Published April 2008 by HarperCollins Publishers
Source: I bought this one on audio at my local library sale
The unsolved murder of a farm family still haunts the white small town of Pluto, North Dakota, generations after the vengeance exacted and the distortions of fact transformed the lives of Ojibwe living on the nearby reservation.
Part Ojibwe, part white, Evelina Harp is an ambitious young girl prone to falling hopelessly in love. Mooshum, Evelina's grandfather, is a repository of family and tribal history with an all-too-intimate knowledge of the violent past. And Judge Antone Bazil Coutts, who bears witness, understands the weight of historical injustice better than anyone. Through the distinct and winning voices of three unforgettable narrators, the collective stories of two interwoven communities ultimately come together to reveal a final wrenching truth.
Here's what I thought I was going to get: a story about the impact of these murders on these three people years after the murders occurred.
Here's what I got: a series of stories about the descendants of the people involved in these murders and their aftermath from many narrators. The characters in the stories are interconnected but in some stories only one character readers have previously met will appear, sometimes more. The problem was that I was not nearly as connected to some characters as I was to others and lost interest more than once as the stories of some of these characters seemed to drag on too long.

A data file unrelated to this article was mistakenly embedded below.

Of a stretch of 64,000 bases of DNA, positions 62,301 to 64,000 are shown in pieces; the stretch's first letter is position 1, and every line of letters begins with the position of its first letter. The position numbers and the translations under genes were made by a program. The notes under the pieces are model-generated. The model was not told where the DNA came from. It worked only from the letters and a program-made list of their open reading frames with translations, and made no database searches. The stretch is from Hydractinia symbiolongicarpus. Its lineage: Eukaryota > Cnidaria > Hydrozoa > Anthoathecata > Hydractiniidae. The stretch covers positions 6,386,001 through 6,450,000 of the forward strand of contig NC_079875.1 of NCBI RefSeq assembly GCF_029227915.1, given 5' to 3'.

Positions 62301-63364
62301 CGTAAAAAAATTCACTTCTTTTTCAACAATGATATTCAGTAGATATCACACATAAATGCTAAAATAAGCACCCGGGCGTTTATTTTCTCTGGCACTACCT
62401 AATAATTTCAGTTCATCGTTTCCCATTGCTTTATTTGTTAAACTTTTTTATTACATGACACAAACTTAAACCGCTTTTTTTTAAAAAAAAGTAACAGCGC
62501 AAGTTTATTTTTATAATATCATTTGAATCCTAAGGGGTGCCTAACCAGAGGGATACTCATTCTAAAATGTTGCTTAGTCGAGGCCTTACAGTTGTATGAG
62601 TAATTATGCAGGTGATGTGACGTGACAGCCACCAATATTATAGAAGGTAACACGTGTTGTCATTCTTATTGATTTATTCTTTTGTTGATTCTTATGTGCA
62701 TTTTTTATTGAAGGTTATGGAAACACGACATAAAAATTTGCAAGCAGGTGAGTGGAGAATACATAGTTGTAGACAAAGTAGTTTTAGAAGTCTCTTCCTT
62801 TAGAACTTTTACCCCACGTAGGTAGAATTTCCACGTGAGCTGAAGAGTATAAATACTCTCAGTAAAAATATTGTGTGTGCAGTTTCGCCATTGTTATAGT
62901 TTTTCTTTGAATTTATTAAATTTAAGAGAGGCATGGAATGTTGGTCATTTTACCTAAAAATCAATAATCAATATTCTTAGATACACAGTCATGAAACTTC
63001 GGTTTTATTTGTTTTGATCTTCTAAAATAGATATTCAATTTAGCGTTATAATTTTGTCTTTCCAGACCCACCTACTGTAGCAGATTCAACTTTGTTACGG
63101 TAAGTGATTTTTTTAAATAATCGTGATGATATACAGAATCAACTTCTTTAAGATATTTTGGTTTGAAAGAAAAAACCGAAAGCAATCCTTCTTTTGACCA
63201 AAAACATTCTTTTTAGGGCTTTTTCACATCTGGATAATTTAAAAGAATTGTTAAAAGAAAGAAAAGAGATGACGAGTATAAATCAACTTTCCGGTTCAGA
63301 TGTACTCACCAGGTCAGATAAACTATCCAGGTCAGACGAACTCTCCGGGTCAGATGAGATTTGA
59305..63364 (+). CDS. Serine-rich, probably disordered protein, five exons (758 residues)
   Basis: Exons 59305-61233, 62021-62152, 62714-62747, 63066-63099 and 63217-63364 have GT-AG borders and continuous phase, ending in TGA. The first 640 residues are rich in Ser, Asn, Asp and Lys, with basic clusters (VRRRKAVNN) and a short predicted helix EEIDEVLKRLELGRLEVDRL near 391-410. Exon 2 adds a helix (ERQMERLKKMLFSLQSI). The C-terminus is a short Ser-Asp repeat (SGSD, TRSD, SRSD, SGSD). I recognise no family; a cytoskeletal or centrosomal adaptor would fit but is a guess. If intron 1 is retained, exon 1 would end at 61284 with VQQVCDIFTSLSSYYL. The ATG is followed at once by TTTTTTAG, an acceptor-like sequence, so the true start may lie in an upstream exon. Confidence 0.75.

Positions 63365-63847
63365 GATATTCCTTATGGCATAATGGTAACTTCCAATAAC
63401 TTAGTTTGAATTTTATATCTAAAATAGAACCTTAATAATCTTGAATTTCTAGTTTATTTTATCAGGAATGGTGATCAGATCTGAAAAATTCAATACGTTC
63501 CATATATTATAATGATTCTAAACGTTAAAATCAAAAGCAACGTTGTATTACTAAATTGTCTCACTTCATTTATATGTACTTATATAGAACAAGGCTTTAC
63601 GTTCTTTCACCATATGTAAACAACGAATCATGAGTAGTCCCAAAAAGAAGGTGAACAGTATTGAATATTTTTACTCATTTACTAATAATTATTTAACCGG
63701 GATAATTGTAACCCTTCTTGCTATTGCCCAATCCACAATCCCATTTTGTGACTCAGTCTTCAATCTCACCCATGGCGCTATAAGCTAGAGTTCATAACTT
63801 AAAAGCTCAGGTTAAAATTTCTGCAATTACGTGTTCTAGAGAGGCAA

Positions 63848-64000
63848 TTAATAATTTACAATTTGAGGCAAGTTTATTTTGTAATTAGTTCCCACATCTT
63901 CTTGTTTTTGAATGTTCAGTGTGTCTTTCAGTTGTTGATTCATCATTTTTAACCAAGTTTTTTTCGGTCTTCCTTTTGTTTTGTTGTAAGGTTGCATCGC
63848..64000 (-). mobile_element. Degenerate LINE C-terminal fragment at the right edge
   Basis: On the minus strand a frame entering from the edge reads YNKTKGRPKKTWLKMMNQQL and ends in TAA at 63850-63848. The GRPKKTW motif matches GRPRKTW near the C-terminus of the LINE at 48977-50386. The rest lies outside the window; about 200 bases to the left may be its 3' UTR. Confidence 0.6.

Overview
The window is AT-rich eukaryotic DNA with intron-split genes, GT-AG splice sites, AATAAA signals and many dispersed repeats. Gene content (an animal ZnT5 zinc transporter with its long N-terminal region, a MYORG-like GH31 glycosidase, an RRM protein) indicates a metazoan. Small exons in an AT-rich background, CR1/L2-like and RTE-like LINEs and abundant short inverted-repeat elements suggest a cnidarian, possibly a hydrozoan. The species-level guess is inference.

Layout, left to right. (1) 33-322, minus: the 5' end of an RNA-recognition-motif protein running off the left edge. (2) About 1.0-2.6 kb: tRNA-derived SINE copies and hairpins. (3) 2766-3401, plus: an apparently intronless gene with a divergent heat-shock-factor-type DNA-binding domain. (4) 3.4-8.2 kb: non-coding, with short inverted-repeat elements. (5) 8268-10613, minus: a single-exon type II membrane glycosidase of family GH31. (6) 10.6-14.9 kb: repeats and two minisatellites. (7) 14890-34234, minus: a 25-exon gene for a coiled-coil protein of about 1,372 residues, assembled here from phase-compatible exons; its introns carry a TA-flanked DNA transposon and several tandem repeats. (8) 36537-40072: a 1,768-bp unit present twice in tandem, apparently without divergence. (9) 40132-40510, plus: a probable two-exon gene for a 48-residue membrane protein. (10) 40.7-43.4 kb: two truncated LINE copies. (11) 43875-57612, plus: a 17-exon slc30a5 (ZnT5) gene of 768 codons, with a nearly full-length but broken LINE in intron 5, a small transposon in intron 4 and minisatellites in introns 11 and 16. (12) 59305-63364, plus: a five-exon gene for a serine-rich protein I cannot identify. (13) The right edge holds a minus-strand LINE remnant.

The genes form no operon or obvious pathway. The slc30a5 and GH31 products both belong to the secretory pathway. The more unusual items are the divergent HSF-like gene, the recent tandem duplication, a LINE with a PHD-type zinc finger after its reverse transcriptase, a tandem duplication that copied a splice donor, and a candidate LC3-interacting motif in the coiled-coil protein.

The book plays out as something of a jigsaw puzzle, gradually revealing how the lives of the descendants have interwoven over the decades, and I enjoyed watching this play out. I have read almost nothing about the experience of the Native American and Erdrich certainly made me think about the ways in which their lives were forever altered when Europeans decided to take their land. When asked about his past, Mooshum replies:
“What you are asking is how was it stolen? How has this great thievery become acceptable? How do we live right here beside you, knowing what we lost and how you took it?”
The New York Times called this book, in 2008, masterful. Of course, that makes me feel like I missed something. Was something lost to me by listening to this one instead of reading it? I don't think so as far as the reading was concerned; the narration was fine. Perhaps in just not being able to fully immerse myself I lost something. Have you read this one? What did you think of it?